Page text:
ew is it political

Have you ever been to a high-level feminist debate? I went to a great one this week. If Jill Soloway’s book tour is hitting your town and you can snag a ticket, I highly recommend. Part variety show, part salon, all the evening needed was a churro stand to reach full transcendence. Morgan Parker and Nicole Georges joined Hannah Gadsby (gasp, I know), Faith Soloway, and Jill Soloway for a sort of non-debate between largely like-minded feminists. It’s refreshing AF to see a stage full of people talking about issues that are normally confined to eyerolls between friends and whispers in the wings.

The first question of the conversation:

Is the state of the world such that it’s not worth your time to make any art that isn’t explicitly political?

Hmmmm.

I’ve been thinking a lot about that question, as a person who makes content that most people would call explicitly political. This blog used to be about my family, which was a whole lot more satisfying, more fun to write, and more fun to read. The content warnings on posts about my sons would have looked like this:

CW: Extensive mentions of posterior swimsuit areas (Buster is in a “butt” phase. Legit asked me for “mac and cheesebutt” for lunch.)

CW: Projectile expulsion of bodily fluids (GET YOUR FLU SHOTS PEOPLE)

Sadly, those are simply not the posts I’m writing right now. The last 20 or so posts have explicitly dealt with the political and social landscape of our contemporary United States, through the lens of a white cishet feminist striving for intersectionality. Sounds pretty effing political, right?

Okay, but can I just tell you something?

I don’t think of this blog as political.
This blog is where I write about my life.

This is just my life. Every post I ever write is about something I experienced either externally or internally: something someone said or did, or the thoughts that came into existence after they said or did it. I mean, that’s it. For example:

a) Hello I am Katie. I am a person sitting at a table. I am wearing Costco socks. I am watching a confirmation hearing.

b) I feel rage as I listen to people talk about a woman as if she’s too stupid to remember her own life. I remember when people talked about me like that. I ask myself if other people might have this feeling too, and if they might want to talk about it. I guess they might.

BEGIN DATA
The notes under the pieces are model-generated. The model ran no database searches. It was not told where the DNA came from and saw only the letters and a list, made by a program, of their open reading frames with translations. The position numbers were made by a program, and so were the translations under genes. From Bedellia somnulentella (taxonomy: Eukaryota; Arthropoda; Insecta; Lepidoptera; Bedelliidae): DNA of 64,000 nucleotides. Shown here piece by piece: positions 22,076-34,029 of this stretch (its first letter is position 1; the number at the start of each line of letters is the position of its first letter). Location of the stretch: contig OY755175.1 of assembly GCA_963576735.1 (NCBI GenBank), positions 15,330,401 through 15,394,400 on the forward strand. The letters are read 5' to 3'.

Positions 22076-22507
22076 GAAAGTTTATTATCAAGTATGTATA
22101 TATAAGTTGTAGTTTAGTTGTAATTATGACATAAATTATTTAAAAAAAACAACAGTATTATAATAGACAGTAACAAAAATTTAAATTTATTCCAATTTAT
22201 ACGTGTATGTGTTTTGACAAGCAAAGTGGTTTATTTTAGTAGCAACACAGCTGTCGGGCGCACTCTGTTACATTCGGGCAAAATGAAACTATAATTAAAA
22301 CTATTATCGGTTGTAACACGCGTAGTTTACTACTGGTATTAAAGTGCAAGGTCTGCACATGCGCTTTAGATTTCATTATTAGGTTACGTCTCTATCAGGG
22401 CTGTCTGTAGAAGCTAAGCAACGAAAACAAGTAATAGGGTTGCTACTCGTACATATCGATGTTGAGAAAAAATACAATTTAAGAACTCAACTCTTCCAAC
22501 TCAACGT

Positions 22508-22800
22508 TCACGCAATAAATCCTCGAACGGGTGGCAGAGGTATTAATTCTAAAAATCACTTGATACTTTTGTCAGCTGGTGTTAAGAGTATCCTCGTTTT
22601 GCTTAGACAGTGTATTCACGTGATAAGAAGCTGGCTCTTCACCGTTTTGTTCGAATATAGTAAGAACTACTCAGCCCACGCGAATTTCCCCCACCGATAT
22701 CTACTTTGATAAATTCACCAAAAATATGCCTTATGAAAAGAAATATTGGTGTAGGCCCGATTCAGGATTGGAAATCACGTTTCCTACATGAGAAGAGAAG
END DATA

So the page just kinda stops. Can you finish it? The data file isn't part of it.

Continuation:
c) I write my feeling down. I spell-check it. I add gifs.

d) I click “publish.”

e) I become political.

If my life is political, I sure didn’t make it that way. I would fucking love to never talk about politics again. The problem is that if I talk about my life, I’ll eventually talk about sexual violence, an issue has been politicized by the sexual assaulter in chief. And if I talk about my friends, many of whom are people of color, I’ll eventually talk about trying to learn to recognize and address my own racism so that I can hurt my friends less. And that issue is political because of centuries of legislative barriers to the equity of people of color.

And when I write about the people I love who are trans and nonbinary, that fucking issue has been goddamn politicized by Papa Pence and his pants-shitting crew of pasty monsters whom I always imagine as the ghosts in Pac-Man, except instead of gobbling up little flashing lights they’re gobbling up the human rights of people who, honestly, swear to God, I fucking PROMISE YOU, have never and will never TAKE ANYTHING FROM THEM.

Pence going after trans and nonbinary people makes about as much sense
as me fixating, Cap’n Ahab-style, on what “Great Clips” stylists eat for lunch.

Like, but why, babe? I could do literally anything else that isn’t that.

What Tracy from Great Clips does with her time? NO EFFECT ON MY DAY. What if Tracy decides to eat a fucking sandwich for lunch? I HAVE NO IDEA THAT HAPPENED. She didn’t eat MY sandwich. She ate her own sandwich! Turns out, that’s not a fucking catastrophe.

What if Tracy is eating her sandwich in the same coffee shop where I’m getting a drink? Whaddya know, my coffee purchase can proceed entirely unmolested by a person eating a sandwich.

Stick with me on this because I’m about to Matrix you: Two people can each live their own lives, and those lives will probably never conflict with each other unless I put my backpack on the last empty seat on the bus and Tracy asks me to move it so she can sit, or I choose to assert some kind of bizarre ownership over Tracy’s lunch.